Why does the moon sometimes appear out-of-place?

21 October 2012





Quite often I go out in the morning and I'm in Milton Keynes, so I would expect the moon to rise in the east and set in the west. Sometimes at about 2, 3, 4 o’clock in the morning the moon is low in the east. I was just wondering how that worked out?


Chris - Well, let's zoom out for a bit and imagine you're off of the Earth and you're looking at the Earth and the moon from space. So you have the Earth as the bigger of the two bodies sitting, let's say, in the centre and the moon is in orbit around the Earth.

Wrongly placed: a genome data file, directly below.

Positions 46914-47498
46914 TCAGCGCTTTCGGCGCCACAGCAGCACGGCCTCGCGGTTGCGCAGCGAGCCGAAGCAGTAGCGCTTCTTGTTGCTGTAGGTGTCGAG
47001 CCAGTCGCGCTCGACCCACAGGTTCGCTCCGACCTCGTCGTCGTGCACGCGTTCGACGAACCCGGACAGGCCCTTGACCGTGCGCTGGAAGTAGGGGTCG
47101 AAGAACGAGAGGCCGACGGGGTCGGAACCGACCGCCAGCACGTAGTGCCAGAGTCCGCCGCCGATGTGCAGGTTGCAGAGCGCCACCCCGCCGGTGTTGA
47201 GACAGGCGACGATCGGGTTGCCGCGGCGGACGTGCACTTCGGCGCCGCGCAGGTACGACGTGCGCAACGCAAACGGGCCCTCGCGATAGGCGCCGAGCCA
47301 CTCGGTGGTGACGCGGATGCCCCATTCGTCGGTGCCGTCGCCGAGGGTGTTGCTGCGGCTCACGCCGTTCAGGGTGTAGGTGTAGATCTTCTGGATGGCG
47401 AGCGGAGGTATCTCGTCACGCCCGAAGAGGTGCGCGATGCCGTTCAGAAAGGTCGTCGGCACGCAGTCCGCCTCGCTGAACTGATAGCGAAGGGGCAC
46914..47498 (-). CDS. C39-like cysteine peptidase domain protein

So the moon goes around the Earth, and the moon takes a month to do a complete lap of the Earth and get back to where it started: 28 days to do a complete orbit of Earth.

Also, inside the moon's orbit, the Earth is turning, and the Earth takes 24 hours to do a complete circle. So, therefore, as the Earth turns then it's going to see the moon from one side of the Earth go across the sky and then down on the other side. So, you're going to see the moon rise and set. But because the moon is also doing a lap around the Earth, the moon is going to appear at different points in the sky at different times of the day and night. So sometimes the moon will be up during the day.

Alan - So we see the Sun and moon at the same time?

Chris - Exactly; and so it's all to do with where we are in that so-called lunar cycle, which takes 28 days.


Excellent simple explanation of moon movement

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